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  Its been a while since I posted here. My question pertains to my project Buck 317. Where I'm replacing the factory scale with Black Walnut wood scales. 

 So far I have the scales fitted to the knife frame but they still need to be trimmed for the final finish. Sorry about no pictures yet. However they will be posted soon. 

 I have given a lot of thought to how the scales should be attached to the knife frame. I thought about using an epoxy type glue along with replacing the spring pin as was done on the knife from the factory, using the pin to help keep the scales in position and attached.

 I also gave some thought to using a set of screws along with a adhesive to hold the scales on as the frame has a couple punched holes in it that could be threaded and the scale drilled. The screws could then be fitted as to length and use lock tight on the threads for staying tight.

 What I did finally come up with is mounting the scales on the frame with out using any fasteners and I've already cut and braded the spring pin in the frame so it is under the scale.

 As the 317 will not be an edc ( I think it needs a break) and as the 317 and I have a rather long history together. What type of adhesive would be recommended for attaching the scales. The frame will be sanded as will the mounting side of the scales so the adhesive will have a good bond.

                              Thanks Wally G.

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Replies to This Discussion

Wally,

Donnie uses a product we get from Jantz called CA for liners but for scales he uses a 2 part epoxy

 Jan thanks for the info. I am considering several different adhesives but it looks like epoxy may be the winner for attaching the scales. I finally got my pictures together and have been going thru them so I can upload few. Oops! error. Be back in a bit

Lets see if I can get them to upload this time

 I'm slowly getting there. About all I need right now is the scales trimmed to where they conform to the frame of the 317. Then I can get to working on finishing them out. As they will be a bit different than original Derlin scales were. I thought I'd throw a couple pictures of the condition the 317 was in when I found it under the house we lived in. I carried and used it in that condition for many years. After I broke the tip off of the main blade it wound up in the not used knife drawer.

 It was not until I came across IKC while looking for info on knife that I even gave thought to the many knives I have collected over the years and the more recent purchases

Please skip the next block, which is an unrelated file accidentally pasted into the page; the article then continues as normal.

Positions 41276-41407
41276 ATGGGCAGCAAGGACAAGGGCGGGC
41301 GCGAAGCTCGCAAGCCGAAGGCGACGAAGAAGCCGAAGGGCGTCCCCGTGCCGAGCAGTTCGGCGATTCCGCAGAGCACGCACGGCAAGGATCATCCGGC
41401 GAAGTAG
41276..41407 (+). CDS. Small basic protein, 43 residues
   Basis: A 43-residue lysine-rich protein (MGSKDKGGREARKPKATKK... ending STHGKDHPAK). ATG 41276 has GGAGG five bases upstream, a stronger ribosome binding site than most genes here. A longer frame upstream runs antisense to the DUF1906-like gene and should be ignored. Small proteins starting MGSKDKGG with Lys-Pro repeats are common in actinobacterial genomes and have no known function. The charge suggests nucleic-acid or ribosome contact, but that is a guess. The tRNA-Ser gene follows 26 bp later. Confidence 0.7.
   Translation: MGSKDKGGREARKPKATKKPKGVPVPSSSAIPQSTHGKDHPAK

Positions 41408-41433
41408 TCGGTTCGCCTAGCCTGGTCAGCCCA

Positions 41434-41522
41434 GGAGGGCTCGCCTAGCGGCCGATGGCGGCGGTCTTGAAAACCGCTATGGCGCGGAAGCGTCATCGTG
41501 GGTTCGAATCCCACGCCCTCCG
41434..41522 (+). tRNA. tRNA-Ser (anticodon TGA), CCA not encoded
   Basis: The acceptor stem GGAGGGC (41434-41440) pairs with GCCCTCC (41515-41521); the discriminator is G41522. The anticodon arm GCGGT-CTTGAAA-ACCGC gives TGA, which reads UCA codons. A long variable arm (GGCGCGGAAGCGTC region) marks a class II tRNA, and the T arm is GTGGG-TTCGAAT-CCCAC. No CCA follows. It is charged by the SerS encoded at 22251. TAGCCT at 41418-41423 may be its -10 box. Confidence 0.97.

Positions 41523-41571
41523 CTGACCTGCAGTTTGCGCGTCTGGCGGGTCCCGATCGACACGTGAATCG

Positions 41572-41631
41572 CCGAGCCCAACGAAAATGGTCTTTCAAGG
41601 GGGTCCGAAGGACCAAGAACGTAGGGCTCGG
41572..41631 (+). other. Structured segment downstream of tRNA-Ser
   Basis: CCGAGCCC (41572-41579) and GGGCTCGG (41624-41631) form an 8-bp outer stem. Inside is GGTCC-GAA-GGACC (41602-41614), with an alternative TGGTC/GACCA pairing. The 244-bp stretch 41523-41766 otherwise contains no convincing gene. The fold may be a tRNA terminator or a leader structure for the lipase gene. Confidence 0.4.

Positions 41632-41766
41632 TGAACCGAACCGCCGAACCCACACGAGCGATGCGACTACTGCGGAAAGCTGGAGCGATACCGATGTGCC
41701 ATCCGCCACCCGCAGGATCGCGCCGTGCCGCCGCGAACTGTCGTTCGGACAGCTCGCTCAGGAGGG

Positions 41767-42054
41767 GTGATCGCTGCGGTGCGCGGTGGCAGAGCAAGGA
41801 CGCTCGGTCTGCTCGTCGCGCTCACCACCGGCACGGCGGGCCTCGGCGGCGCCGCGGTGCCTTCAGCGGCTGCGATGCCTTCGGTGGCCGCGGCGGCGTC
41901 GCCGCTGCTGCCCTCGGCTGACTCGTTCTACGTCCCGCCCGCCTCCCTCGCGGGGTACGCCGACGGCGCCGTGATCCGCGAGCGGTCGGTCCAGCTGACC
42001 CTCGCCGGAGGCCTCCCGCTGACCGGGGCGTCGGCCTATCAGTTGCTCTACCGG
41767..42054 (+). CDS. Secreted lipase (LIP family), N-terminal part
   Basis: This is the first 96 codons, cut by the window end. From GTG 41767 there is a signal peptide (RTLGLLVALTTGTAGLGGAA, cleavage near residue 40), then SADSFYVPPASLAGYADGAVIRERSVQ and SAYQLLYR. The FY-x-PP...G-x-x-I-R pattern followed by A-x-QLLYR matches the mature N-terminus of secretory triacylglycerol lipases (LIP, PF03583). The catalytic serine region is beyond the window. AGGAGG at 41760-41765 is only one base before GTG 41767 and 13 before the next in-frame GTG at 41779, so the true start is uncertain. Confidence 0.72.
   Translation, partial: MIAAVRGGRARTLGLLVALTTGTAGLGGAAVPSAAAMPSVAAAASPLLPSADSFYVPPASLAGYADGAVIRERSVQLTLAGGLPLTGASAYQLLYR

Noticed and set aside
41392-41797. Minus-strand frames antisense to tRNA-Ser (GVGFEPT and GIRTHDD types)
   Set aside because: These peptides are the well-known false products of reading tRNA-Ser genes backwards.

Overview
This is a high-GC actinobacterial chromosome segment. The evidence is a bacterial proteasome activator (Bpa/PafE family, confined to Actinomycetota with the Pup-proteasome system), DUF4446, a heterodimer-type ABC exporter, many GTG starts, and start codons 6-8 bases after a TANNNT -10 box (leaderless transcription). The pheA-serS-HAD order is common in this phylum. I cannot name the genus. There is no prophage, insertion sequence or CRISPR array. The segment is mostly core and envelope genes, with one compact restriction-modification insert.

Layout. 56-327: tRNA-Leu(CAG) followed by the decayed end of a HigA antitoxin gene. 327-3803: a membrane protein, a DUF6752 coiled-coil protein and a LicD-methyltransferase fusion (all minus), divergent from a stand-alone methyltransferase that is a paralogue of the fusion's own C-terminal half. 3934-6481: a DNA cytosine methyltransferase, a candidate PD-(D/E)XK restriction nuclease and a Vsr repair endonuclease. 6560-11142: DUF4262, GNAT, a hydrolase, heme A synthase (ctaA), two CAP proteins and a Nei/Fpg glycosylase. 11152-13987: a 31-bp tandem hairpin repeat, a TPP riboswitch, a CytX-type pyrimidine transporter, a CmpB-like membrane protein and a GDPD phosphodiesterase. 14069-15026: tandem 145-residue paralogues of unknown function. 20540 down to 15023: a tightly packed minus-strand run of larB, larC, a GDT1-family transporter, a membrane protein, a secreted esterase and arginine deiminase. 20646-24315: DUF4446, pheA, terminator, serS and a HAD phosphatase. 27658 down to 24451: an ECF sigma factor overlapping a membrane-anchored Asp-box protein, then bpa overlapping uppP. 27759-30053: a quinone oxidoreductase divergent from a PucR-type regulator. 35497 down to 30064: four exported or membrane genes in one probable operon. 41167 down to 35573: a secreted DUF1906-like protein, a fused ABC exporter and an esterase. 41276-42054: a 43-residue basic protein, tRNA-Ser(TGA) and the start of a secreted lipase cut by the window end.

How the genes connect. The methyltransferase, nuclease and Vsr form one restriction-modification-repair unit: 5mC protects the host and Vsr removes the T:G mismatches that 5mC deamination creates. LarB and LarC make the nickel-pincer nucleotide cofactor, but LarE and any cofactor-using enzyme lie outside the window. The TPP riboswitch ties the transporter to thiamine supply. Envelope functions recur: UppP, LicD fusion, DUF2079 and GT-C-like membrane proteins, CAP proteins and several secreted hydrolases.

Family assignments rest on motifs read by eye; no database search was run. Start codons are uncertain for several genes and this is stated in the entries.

Wally Guittard said:

I also use 2-part epoxy of the 1 hr set time. The longer cure time holds better than the .. say .. 5 min variety.

Dale,

I think Donnie uses that and sometimes the 24 hour set depending on the material.  Some have so much of the stabilizing material in them that you need as you said "a longer curing time for a better hold"

Wally,

The knife seems to be coming along just fine!  Take your time, enjoy the process...I know you will enjoy the results

 Project 317 completed today. The scales are attached using Gorilla clear epoxy and I used Minwax clear semi-gloss polyurethane for the finish on them. The old knife actully looks better than I thought it would.

  I'd like to be able polish the bolsters a lot better. What kind of polishing compound is recommended?.

  Replacing the scales has been a learning experiance and there are a few more tools that I will need if I want do this again

Attachments:

It does look good Wally.  We use a polishing called simichrome

Looks great, Wally.

Yup .. 'tis a learning experience every time.

!!! .. Nice Results .. !!!

  Jan..  D ale, Thank you....... it was a learning experiance. After I finished it I got to looking at tools for the dremel and found one that the dremel tool can be mounted to and there are a lot of uses that can be done with it. I wish I had looked it up before I started on the 317 project as it would have made it a lot easier.

  However the completion of the 317 has got me to thinking about trying a few more as I have some scale material that can be used on a fixed blade so a fixed blade might be next. Then I might start looking at knives that are missing or have a damaged scale. 

  The only problem that would bother me is replacing the pins. I have a 15pound anvel and a very decent shop hammer. Getting the pins to brad over with out damaging the scale is what bothers me and I not found a tool to do that with.

  Most knives I've looked at look like the pins are inserted then braded over and the knive polished or sanded so everything is a nice smooth surface. I actully prefer the look of the Buck 110. Where the pins are braded over and stick up a little bit on the scale. 

 I have some thoughts on that but more after a bit more thought.  D ale thank you for the info on the wooden vice. That tool is a life saver. Jan I'll check out simichrome.

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